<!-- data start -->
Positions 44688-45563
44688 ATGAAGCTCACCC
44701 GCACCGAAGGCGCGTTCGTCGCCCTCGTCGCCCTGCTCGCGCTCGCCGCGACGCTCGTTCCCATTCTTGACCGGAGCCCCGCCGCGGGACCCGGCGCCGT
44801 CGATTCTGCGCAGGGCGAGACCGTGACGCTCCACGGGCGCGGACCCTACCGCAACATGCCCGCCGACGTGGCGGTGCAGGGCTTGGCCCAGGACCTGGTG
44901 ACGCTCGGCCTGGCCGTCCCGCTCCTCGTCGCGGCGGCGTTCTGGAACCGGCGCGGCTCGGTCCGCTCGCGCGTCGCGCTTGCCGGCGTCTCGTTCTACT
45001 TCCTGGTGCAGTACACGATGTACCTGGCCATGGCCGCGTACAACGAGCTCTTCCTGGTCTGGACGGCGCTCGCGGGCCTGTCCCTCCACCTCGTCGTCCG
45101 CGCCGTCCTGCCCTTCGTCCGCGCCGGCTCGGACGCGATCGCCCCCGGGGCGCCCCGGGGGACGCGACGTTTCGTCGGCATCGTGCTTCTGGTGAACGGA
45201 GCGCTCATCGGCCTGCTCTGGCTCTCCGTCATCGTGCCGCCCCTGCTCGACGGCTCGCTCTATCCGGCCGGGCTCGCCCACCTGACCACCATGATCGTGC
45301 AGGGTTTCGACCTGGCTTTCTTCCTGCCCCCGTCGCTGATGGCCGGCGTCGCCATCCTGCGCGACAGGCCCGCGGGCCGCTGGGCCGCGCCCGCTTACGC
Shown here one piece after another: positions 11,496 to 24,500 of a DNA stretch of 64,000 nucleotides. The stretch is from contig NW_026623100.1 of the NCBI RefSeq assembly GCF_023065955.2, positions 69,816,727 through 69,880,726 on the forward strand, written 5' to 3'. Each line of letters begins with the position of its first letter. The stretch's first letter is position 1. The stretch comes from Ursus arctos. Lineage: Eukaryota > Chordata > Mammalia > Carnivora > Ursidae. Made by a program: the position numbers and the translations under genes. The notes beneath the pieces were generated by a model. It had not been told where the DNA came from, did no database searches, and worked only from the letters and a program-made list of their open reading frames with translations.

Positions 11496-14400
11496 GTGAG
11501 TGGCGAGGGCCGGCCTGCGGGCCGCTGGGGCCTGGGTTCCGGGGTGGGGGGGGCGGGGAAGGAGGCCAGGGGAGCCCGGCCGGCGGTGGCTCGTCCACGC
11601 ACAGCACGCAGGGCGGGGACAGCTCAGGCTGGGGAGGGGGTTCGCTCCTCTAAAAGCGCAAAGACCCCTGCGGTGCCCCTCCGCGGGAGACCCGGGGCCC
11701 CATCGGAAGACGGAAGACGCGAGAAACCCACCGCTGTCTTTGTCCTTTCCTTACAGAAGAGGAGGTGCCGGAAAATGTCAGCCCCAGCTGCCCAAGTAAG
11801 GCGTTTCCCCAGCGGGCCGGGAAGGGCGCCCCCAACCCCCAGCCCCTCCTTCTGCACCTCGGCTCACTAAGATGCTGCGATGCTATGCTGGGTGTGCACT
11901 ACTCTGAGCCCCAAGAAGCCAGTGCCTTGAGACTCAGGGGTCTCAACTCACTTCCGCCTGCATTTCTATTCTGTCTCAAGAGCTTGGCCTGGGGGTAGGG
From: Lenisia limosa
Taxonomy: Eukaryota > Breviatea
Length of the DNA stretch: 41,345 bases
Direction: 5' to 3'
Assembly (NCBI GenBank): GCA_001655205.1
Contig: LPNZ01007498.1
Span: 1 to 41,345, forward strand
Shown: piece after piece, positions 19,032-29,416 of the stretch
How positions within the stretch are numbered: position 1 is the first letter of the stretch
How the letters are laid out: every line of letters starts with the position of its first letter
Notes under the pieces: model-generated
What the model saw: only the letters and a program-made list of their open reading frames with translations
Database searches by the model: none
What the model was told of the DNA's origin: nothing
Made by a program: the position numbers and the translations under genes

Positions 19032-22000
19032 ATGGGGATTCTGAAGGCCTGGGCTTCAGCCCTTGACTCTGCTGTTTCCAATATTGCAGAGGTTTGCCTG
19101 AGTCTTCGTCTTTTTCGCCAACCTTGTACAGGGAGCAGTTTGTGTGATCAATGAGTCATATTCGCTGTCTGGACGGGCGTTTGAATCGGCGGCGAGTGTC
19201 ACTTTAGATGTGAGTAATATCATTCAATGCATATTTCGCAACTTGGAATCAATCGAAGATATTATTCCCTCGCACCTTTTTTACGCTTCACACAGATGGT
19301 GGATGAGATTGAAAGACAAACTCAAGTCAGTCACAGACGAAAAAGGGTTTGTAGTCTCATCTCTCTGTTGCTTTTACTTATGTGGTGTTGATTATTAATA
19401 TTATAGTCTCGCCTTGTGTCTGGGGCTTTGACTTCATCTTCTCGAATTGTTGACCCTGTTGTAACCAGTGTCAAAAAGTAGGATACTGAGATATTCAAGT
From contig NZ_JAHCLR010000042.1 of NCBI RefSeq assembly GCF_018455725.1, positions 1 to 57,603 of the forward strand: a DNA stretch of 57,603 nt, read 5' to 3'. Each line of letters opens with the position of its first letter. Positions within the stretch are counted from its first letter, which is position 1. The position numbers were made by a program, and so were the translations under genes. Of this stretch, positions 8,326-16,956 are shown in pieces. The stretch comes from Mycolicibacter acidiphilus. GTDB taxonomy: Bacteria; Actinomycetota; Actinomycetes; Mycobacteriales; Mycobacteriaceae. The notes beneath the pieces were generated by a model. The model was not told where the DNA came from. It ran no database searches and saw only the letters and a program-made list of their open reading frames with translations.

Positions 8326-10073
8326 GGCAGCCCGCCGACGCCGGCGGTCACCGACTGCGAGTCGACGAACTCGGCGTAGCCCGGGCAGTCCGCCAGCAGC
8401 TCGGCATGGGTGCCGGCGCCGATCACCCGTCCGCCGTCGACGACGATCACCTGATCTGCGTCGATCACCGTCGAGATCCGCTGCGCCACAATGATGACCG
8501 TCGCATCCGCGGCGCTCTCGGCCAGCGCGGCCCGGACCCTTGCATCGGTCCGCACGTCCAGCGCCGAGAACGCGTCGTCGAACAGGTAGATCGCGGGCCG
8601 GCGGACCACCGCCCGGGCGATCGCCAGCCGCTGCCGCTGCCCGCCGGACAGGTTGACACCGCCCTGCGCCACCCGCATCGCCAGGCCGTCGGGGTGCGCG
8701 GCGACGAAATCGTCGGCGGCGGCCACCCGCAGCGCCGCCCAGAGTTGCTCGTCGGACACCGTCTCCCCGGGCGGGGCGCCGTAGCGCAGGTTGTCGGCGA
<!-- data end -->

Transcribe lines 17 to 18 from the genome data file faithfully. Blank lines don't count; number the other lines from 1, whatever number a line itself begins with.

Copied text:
11901 ACTCTGAGCCCCAAGAAGCCAGTGCCTTGAGACTCAGGGGTCTCAACTCACTTCCGCCTGCATTTCTATTCTGTCTCAAGAGCTTGGCCTGGGGGTAGGG
From: Lenisia limosa